US5668648A (en) Computer-assisted holographic display apparatus
RU2434258C9 (en) Method of calculating digital video holograms and device for realising said method
US5798864A (en) Projection type image display apparatus
EP0590913A1 (en) Stereoscopic display method and apparatus
US20050286101A1 (en) Holographic projector
US4969700A (en) Computer aided holography and holographic computer graphics
US7742239B2 (en) Method to control point spread function of an image
CA2150349C (en) Methods and apparatus for making holograms
US8564865B2 (en) Enhanced environment visualization using holographic stereograms
EP0758778B1 (en) Three-dimensional image display device
CA1196086A (en) Apparatus and method for remote displaying and sensing of information using shadow parallax
US8514194B2 (en) Touch sensitive holographic displays
US20100328433A1 (en) Method and Devices for 3-D Display Based on Random Constructive Interference
US20060209066A1 (en) Three-dimensional image communication terminal and projection-type three-dimensional image display apparatus
Ito et al. Holographic reconstruction with a 10-µm pixel-pitch reflective liquid-crystal display by use of a light-emitting diode reference light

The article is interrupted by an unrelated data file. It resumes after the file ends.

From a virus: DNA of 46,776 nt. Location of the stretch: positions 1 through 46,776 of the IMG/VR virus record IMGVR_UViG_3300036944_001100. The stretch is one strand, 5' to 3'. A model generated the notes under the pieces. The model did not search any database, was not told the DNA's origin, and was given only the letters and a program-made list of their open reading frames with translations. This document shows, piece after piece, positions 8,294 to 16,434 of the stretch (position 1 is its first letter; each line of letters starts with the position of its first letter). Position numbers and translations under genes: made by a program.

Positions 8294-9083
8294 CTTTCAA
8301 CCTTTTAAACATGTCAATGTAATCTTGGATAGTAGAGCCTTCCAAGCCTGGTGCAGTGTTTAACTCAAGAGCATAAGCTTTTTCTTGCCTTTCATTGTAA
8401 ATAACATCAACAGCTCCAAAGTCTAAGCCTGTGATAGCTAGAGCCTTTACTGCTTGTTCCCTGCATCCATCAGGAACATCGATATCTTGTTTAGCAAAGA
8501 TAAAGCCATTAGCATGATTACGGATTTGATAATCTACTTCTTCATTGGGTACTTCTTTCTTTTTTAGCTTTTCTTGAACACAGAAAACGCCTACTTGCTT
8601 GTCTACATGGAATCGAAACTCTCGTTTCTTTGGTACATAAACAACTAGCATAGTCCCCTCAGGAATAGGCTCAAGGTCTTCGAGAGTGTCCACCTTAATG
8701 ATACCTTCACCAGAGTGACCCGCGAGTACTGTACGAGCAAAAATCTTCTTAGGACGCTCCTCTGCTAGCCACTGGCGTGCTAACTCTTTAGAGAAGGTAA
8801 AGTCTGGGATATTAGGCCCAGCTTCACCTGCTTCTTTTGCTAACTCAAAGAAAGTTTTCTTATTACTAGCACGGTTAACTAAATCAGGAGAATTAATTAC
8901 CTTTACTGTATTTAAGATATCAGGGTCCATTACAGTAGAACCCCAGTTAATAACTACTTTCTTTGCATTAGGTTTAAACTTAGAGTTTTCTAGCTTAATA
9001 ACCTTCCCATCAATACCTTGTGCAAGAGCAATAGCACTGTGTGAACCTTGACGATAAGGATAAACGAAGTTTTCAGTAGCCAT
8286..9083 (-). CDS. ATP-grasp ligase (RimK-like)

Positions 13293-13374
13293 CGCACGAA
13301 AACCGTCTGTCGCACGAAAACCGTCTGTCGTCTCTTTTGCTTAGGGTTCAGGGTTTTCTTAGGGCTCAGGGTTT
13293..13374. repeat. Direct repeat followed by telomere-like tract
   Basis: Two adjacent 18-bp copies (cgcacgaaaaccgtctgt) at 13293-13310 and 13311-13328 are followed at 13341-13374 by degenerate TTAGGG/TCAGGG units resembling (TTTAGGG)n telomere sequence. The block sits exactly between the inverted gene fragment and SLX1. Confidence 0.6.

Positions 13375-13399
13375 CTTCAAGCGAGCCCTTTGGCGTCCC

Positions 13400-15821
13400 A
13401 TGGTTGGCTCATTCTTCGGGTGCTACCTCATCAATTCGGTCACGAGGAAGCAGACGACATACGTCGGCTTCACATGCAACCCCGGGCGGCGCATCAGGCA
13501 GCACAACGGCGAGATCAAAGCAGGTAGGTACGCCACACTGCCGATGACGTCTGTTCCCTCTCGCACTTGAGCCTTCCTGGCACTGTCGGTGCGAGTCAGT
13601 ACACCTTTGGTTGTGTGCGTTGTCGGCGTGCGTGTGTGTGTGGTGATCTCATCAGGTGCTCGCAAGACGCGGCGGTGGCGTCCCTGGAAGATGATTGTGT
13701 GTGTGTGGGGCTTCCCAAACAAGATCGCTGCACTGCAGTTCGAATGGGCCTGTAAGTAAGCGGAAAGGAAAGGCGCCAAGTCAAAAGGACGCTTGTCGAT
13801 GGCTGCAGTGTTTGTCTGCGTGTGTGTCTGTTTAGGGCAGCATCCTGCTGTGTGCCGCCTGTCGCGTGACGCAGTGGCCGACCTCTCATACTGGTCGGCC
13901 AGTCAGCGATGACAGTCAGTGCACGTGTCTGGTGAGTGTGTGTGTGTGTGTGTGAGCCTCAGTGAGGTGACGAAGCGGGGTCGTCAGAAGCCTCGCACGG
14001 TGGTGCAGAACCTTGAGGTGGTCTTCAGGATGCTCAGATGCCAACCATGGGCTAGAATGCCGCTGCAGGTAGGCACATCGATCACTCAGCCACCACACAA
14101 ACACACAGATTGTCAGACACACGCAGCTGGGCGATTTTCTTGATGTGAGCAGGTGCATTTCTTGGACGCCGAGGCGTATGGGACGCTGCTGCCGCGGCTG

US5745197A (en) Three-dimensional real-image volumetric display system and method
JP5528340B2 (en) Dynamic auto-stereoscopic display
Raskar et al. Quadric transfer for immersive curved screen displays
US5724447A (en) Optical transform system for three-dimensional object recognition

Legal Events

Date Code Title Description
AS Assignment

Owner name: ZEBRA IMAGING, INC., TEXAS

Free format text: ASSIGNMENT OF ASSIGNORS INTEREST;ASSIGNOR:LUCENTE, MARK E.;REEL/FRAME:034251/0343

Effective date: 20120326

AS Assignment

Owner name: ZEBRA IMAGING, INC., TEXAS

Free format text: ASSIGNMENT OF ASSIGNORS INTEREST;ASSIGNORS:LUCENTE, MARK E.;HUANG, TIZHI;BURNETT, THOMAS L., III;AND OTHERS;SIGNING DATES FROM 20070813 TO 20070825;REEL/FRAME:034263/0502

AS Assignment

Owner name: FOVI 3D, INC., TEXAS

Free format text: ASSIGNMENT OF ASSIGNORS INTEREST;ASSIGNOR:ZEBRA IMAGING, INC.;REEL/FRAME:042391/0378

Effective date: 20161020

STCF Information on status: patent grant

Free format text: PATENTED CASE

AS Assignment

Owner name: NUEVO CAPITAL PARTNERS, L.P., TEXAS

Free format text: SECURITY INTEREST;ASSIGNOR:FOVI 3D, INC.;REEL/FRAME:048260/0043

Effective date: 20190129